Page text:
The best way to ensure proper compensation of the conservator is to address the conservator’s fee in the court order. That way, any questions about the fee can be raised during the court hearing, with all the parties present, and with the Guardian ad Litem there to represent the interest of the incapacitated person. Unfortunately, most prospective conservators (and even the attorneys who represent them) are not thinking about the fee when they are working on the initial petition.
How Attorney Bills Impact the Fee
The most confusing component of the fee calculation is how it interacts with the attorney fees. The purpose of the conservator’s fee is to compensate the conservator for “services that the fiduciary is expected to perform” (COA Manual 21.1). Per the COA Manual, “expected services” include the preparation of inventories and accountings. If the conservator hires someone else to perform those services, the conservator is responsible for paying that person. This is problematic because many conservators hire attorneys or accountants to do exactly those things. This plays out in one of two ways: (1) if the attorney has already been paid from conservatorship funds, the conservator’s fee will be reduced by the amount paid to the attorney, or (2) if the attorney has not been paid from estate funds, the conservator takes the entire fee and pays the attorney personally.
Of course, attorneys also assist conservators with legal matters that fall outside the “expected services” of a conservator. Legal services that are “reasonably necessary to aid the [conservator] in the performance of his or her duties” are payable by the estate (COA Manual 21.1). These attorney expenses do not impact the conservator’s fee. The challenge, then, is determining which attorney services are for “conservator services” and which are for “legal services.”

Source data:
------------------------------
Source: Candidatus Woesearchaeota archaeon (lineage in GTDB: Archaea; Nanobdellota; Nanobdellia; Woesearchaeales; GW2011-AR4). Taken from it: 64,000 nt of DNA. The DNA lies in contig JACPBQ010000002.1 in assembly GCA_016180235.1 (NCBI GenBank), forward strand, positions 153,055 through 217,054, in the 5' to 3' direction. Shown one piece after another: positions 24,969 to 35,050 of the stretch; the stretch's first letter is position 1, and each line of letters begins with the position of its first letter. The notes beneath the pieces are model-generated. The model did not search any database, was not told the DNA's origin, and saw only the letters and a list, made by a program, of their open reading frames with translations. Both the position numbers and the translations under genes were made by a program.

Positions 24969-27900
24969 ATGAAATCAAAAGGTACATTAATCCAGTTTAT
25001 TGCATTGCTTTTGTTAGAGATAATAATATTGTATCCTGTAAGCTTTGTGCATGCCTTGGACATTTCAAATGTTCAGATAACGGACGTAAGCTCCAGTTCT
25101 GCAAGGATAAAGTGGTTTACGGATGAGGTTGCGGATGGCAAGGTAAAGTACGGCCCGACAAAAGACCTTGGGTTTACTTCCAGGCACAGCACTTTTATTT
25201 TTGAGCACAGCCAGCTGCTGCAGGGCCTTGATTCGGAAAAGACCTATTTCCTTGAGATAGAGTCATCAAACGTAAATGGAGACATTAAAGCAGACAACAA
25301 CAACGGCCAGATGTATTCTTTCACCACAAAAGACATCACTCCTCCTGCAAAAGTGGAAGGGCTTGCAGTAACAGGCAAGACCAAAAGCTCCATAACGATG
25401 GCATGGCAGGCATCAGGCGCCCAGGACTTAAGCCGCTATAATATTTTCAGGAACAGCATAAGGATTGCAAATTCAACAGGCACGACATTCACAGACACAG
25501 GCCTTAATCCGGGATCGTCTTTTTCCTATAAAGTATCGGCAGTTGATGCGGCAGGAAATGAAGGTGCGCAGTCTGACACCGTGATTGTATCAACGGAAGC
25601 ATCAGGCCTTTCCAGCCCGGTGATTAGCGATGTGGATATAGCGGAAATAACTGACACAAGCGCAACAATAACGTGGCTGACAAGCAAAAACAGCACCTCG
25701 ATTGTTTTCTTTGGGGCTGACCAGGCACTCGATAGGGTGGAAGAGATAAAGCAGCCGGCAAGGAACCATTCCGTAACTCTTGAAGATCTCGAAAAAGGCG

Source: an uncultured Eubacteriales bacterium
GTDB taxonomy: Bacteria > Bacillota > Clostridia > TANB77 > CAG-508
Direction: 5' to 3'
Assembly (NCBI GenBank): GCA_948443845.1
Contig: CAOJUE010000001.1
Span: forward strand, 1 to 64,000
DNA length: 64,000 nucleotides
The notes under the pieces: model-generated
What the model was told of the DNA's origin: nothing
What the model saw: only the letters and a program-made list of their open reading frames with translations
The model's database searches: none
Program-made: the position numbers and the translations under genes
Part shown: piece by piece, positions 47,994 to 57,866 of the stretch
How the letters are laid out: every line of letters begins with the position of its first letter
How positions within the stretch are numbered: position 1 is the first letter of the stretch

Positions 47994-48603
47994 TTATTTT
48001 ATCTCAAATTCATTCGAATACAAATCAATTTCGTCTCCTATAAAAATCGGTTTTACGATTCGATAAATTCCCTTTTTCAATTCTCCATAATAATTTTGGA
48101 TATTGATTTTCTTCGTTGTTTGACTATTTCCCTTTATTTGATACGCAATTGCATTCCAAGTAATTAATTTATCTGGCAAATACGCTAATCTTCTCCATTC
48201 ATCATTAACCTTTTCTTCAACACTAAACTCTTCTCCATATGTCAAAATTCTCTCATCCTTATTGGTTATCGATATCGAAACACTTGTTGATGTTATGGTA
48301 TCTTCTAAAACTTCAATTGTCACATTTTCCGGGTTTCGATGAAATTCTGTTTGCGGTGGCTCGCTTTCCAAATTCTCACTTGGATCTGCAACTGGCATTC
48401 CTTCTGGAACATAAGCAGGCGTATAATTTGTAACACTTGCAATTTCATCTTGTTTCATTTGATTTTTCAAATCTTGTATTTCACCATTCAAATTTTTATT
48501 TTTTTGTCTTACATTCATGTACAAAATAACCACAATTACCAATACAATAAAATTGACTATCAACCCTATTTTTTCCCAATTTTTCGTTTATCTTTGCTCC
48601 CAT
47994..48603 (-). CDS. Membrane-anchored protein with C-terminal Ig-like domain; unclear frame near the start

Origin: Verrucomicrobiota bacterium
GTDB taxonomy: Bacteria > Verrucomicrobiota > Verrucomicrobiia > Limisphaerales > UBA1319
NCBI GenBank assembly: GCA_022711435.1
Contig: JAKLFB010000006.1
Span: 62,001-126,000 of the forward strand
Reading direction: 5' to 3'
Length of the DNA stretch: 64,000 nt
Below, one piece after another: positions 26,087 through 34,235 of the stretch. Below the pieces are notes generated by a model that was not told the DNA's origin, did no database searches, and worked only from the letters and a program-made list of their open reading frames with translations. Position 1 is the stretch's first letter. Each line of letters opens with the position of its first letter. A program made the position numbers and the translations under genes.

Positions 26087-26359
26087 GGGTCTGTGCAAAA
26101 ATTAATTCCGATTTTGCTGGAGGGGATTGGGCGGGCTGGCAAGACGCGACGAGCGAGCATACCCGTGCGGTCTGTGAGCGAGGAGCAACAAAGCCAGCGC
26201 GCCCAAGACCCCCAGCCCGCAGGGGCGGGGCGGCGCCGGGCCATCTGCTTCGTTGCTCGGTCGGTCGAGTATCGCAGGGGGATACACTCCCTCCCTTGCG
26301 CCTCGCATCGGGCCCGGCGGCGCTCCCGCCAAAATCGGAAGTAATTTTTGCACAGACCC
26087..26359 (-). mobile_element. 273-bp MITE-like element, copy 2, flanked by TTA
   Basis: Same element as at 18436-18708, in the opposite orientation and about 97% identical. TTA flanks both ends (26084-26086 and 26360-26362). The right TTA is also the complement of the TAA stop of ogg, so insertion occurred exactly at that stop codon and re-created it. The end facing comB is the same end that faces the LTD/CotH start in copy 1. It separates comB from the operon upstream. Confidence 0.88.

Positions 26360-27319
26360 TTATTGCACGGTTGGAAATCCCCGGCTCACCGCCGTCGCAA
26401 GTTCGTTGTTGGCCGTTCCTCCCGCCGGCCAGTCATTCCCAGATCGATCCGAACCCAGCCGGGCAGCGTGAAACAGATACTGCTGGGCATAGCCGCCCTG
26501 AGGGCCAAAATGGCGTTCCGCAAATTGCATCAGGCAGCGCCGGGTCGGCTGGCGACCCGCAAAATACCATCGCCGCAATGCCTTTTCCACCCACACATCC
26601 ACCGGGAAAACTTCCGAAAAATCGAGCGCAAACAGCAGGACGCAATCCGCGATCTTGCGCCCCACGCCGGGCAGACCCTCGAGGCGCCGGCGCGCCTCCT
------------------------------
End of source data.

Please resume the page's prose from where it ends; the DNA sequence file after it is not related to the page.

For example, a conservator might hire an attorney to (1) petition the court for conservatorship, (2) prepare the inventory, and (3) petition the commissioner and court for permission to sell the ward’s real estate. Item (2) is clearly “conservator services,” while items (1) and (3) are “legal services.” The attorney, then, should be very clear on her billing report to indicate which bills pertain to items (1) and (3) and which pertain to item (2). Of course, not all matters are so clear. There are plenty of situations where the conservator, attorney, or COA might disagree on what is “legal work” and what is “conservator work.”
In cases where the attorney’s billing might impact the conservator’s fee, I recommend getting the COA’s approval before taking the fee. I usually write the COA a letter where I summarize the situation and explain which fees are legal services and which are conservator services. I include copies of my billing statements. Once the COA approves my characterization of the attorney fees, I can confidently calculate the conservator’s fee.
Calculating the conservator’s fee is a complex process. I usually do it at the end of each accounting period, at the same time I prepare the accounting. I go through the calculations and determine if the result is “reasonable.” I prorate it, if necessary, for a partial year. Then I review all the attorney billing to see which bills are payable by the estate and which are not. Based on this review, I put together a proposal for the conservator’s fee and send it to the COA. After the COA has approved my request, I instruct the conservator to take the fee.
If you are serving as a conservator, or if you are considering petitioning the court for conservatorship, call The Heritage Law Group today. We would love to speak with you.